- Evaluate your food and fuel: Food can drag you down or prop you up. Step away from your desk periodically for a snack and be sure to choose one that is nourishing as well as invigorating. Good choices include a piece of dark chocolate; nuts and seeds (especially walnuts); berries; or foods with spicy, sour, or tangy flavors. Preliminary evidence even suggests that chocolate may be associated with cognitive enhancement (Scholey & Owen, 2013). (You can thank us later.) As nutritionists, one of the most common things we see is unhealthy or mindless snacking. Avoid snacking at your desk while you’re doing other things. Use your snack break to get outdoors or connect with your colleagues while you nourish yourself.
The second Faculty Focus article by Scott Gabriel encourages building and partaking in teaching communities. I feel CSU and TILT in particular has done a great job assembling venues for faculty to obtain professional development and collaborate on their teaching. The author discusses lack of time leading to isolation as a key cause of instructor burnout. Lack of resources can also lead to burnout. However, Gabriel argues that misalignment of instructor and institutional values drives disengagement leading to the bulk of burnout. For me, this circles back to approaches for developing a more inclusive environment at a research-intensive university for faculty focused on the teaching mission as well as the research mission of this land grant institution.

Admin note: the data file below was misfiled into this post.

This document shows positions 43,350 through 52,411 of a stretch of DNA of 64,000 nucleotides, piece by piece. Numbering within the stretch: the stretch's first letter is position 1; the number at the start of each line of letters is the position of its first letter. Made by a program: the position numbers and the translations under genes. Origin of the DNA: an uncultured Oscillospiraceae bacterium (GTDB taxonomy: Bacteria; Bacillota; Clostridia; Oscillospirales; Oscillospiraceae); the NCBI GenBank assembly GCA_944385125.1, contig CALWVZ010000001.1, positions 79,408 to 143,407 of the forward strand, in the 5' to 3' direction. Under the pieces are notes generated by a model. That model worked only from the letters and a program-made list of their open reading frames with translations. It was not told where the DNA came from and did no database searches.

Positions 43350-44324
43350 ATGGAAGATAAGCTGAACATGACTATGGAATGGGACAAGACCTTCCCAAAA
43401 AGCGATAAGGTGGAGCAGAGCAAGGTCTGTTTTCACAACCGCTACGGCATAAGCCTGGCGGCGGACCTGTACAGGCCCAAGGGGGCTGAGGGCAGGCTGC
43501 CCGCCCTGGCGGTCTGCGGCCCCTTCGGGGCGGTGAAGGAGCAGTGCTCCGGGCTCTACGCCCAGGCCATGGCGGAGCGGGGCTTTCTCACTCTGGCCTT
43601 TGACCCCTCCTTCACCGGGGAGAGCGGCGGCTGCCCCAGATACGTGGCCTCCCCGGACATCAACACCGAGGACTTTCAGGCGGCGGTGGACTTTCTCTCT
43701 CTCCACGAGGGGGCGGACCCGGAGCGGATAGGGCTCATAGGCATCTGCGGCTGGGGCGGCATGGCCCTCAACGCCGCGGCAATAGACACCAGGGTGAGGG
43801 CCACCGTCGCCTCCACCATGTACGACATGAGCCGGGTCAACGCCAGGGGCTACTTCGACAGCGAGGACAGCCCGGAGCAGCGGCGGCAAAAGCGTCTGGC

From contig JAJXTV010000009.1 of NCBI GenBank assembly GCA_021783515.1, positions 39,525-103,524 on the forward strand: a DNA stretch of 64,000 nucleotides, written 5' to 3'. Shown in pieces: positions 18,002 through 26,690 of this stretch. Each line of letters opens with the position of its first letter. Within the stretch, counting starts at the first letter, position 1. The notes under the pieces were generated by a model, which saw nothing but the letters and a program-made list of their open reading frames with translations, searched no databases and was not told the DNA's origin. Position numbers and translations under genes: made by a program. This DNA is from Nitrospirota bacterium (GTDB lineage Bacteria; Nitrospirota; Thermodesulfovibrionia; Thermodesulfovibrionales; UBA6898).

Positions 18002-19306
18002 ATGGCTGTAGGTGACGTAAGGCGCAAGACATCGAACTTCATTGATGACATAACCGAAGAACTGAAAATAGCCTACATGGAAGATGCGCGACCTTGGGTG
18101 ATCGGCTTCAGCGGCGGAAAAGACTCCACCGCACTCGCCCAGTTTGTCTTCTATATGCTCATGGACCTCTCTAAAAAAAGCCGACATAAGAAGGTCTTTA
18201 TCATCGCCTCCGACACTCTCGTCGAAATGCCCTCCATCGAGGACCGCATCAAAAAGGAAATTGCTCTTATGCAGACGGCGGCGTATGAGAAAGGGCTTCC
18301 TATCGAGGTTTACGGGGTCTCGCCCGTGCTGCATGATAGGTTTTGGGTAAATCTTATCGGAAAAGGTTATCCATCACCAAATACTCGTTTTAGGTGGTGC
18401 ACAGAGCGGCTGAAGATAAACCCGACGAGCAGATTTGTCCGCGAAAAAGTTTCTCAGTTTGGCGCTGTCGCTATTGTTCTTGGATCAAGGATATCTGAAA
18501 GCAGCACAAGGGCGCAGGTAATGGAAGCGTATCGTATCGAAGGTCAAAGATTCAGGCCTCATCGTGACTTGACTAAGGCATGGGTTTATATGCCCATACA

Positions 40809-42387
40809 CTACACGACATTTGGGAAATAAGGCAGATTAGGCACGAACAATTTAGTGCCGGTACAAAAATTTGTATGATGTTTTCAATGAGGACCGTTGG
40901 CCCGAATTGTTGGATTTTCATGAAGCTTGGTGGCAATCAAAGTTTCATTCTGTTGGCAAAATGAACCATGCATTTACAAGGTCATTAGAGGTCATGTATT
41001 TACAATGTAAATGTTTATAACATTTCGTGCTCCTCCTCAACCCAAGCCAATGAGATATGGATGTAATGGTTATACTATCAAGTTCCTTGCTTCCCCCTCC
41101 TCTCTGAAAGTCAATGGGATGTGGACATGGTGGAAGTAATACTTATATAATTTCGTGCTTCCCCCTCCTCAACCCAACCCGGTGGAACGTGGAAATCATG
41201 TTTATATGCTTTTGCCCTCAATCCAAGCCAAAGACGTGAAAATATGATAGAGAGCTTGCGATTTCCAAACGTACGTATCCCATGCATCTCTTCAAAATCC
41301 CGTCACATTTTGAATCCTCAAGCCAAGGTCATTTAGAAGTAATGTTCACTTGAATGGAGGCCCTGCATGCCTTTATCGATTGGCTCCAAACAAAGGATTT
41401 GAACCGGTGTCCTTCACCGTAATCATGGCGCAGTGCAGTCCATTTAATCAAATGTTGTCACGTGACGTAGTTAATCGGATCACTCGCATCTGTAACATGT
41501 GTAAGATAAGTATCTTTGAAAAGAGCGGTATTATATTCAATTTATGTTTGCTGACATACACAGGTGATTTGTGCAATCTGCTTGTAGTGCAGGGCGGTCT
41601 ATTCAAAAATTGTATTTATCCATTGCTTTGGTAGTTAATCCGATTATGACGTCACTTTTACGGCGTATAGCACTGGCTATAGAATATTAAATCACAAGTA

Take some well-earned time to pursue one of your other passions and stay warm.
Professor, Biochemistry and Molecular Biology
Director, W2R S-STEM Program
Director, NoCo B2B Program
Director, REU Site in Molecular Biosciences